- Paragraph 6.81 of the Planning Statement discusses the capacity of Wrestlingworth Lower School and the current uncertainty of its future. The Planning Statement maintains that there will be future capacity for expansion but fails to say that this would not be on the Wrestlingworth site but either at Dunton or Biggleswade, depending on the Schools for the Future options outcome. This would indicate an increase in the number of car journeys from the development as children are transported to school. The current possibility that the school may close reduces the already limited services in the village.
- It should also be noted that the village Pre-school closed some four years ago. Current services consist of The Chequers public house, village hall, Lower School (as discussed above), children’s play area, a hair dressers and a financial advisor.
- The Parish Council disputes the assumption in para 2.1 of the Transport Report that there are no highway safety concerns. Below is an extract from the most recently available Wrestlingworth Speed Watch Report (May 2019)
As in previous years Potton Road provided the greater share of speeding motorists with 149 reported out of 1770 that passed the SID, (about 8.4%). We all know that the location and time is important – one session at Mill End yielded 25 reported out of 95 between 2 and 3pm (26.3%). As a contrast, 1 Potton Road yielded 7 out of 334 between 7:30 and 8:30am (2.1%). The figure of 334 was the highest traffic flow recorded in one hour on Potton Road last year – this equates roughly to one vehicle every 11 seconds in one direction only.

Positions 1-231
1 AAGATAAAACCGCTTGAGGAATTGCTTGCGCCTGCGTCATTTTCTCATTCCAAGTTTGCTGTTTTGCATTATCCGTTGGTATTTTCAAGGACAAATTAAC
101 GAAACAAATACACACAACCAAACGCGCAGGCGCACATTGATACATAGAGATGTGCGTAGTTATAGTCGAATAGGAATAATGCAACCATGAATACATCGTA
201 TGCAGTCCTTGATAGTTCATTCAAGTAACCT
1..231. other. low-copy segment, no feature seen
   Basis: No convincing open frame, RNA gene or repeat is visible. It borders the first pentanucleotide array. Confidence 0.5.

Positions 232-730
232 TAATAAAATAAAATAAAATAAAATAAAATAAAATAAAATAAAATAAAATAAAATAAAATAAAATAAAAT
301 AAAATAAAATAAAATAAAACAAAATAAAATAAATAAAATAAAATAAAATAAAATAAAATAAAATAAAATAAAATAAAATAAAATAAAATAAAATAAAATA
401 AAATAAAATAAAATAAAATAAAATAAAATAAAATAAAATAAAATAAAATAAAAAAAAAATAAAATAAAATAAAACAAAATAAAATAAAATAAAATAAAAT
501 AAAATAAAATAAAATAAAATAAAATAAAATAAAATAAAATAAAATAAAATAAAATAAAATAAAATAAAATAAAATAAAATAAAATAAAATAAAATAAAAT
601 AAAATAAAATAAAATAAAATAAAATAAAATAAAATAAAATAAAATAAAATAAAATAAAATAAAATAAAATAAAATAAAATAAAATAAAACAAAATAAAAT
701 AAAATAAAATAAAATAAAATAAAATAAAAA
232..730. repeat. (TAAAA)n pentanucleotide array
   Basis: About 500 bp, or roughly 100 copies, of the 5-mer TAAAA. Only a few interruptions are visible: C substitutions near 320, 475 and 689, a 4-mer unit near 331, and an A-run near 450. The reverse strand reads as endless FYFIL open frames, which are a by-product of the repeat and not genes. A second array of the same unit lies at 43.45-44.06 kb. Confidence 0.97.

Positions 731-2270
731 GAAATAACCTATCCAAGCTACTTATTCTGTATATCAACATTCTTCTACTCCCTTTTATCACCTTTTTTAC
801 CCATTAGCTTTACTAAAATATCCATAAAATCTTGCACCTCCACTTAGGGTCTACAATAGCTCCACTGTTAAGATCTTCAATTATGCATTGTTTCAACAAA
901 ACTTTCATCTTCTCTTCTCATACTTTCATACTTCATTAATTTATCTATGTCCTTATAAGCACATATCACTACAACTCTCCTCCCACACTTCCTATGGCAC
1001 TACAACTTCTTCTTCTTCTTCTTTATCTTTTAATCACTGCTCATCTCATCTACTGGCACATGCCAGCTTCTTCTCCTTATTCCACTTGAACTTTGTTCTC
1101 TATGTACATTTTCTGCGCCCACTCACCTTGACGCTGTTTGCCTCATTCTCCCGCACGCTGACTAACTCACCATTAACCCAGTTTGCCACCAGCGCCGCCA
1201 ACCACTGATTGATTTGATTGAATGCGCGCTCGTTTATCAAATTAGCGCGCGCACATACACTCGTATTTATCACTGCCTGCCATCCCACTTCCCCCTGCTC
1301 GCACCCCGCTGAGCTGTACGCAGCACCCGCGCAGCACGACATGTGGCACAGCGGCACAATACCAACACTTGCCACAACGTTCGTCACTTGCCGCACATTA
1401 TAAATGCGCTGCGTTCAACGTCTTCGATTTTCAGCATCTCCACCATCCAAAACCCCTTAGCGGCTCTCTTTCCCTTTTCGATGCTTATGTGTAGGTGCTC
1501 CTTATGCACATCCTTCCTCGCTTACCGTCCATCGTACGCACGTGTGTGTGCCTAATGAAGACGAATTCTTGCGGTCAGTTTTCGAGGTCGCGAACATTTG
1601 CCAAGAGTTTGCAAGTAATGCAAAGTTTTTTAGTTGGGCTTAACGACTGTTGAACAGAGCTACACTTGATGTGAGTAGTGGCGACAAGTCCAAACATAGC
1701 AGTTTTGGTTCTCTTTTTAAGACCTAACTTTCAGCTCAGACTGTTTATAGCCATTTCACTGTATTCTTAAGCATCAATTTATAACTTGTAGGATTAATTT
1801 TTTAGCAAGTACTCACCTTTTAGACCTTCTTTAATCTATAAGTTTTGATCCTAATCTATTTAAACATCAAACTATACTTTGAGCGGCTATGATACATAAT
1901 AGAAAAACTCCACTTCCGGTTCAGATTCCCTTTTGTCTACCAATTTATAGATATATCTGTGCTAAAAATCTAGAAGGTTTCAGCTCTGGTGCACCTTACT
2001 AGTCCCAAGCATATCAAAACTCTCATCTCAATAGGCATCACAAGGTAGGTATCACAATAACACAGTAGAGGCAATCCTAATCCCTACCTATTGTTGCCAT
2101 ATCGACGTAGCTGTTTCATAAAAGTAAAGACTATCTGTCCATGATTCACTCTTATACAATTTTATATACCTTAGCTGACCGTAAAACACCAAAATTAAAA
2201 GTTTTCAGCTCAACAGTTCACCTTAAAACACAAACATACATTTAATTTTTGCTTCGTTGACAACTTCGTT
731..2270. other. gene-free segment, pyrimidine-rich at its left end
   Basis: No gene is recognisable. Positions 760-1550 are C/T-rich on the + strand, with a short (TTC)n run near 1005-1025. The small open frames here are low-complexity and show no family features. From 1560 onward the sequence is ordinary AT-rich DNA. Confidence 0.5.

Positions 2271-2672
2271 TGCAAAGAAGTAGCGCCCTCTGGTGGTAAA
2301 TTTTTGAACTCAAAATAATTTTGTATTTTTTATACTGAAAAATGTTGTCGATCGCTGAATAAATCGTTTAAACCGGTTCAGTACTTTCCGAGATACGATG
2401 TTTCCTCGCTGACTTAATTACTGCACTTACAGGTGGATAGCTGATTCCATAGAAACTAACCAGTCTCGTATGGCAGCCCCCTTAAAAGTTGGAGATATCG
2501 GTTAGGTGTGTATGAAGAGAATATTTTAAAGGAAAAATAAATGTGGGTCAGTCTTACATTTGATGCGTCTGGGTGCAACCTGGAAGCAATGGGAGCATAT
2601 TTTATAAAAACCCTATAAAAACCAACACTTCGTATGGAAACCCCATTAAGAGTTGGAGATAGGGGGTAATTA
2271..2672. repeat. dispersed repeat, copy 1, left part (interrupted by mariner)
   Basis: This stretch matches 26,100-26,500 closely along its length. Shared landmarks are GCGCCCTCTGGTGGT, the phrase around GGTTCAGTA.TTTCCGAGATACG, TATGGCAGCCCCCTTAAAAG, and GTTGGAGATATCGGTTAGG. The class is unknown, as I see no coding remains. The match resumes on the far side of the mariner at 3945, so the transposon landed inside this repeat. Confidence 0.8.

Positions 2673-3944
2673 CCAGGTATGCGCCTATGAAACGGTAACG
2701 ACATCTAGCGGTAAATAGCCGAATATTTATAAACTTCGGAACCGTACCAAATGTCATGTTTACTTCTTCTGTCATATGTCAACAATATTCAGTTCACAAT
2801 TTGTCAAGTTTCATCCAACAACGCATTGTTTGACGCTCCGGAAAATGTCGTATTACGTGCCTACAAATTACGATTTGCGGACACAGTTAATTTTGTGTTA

We provided details of 37 vehicles out of 1629 on the High Street, (about2.3%). Combining results from both roads we get 186 reported out of 3399 vehicles (about 5.5%). There were 12 sessions on Potton Road and 9 on the High Street. The earliest session started at 7:30am and the latest ended at 6pm with the rest distributed more or less uniformly throughout the day.
The highest traffic flow was 344 vehicles, in one hour, on the High Street. This figure has increased each year since we started. Traffic flows in excess of 300 vehicles per hour, in one direction, are now common. The fastest speed recorded, along with vehicle details, was 45mph. This occurred twice; once on Potton Road between 8 and 9am and once on the High Street one Sunday afternoon between 1:30 and 2:30.
The high volume of traffic, much of which is made up of heavy goods vehicles, makes it dangerous and unpleasant to walk up and down Potton Road and extremely dangerous to cross the road onto the High Street. This has to be done by listening for oncoming vehicles as it is not possible to see vehicles approaching in both directions.
- The Parish Council also disputes paras 3.8 and 3.9 of the Transport Report that state that the application site offers opportunity to travel without the need for a car.
The Ivel Sprinter only provides a single journey per week to and from Cambridge. There is one daily journey to and from Cambridge by other providers. This leaves at 6.45am and takes one and a half hours to reach Cambridge. The return journey leaves Cambridge at 17.45 and arrives in Wrestlingworth at 18.50. Other buses provide 5 return journeys a day, finishing in the early evening, to Sandy, Potton and Biggleswade. The Parish Council does not consider these to be frequent services. In reality the great majority of residents need to use a car to get to and from work, shopping/leisure facilities and medical appointments. Those who do not have access to a car find this quite challenging.
- In view of the comments at 5. and 6. above, the Parish Council finds the calculated vehicle trip rates at para 5.7 to be considerably under estimated.
In conclusion, for the reasons set out above, the Parish Council strongly objects to any development on this site.
Wrestlingworth & Cockayne Hatley Parish Council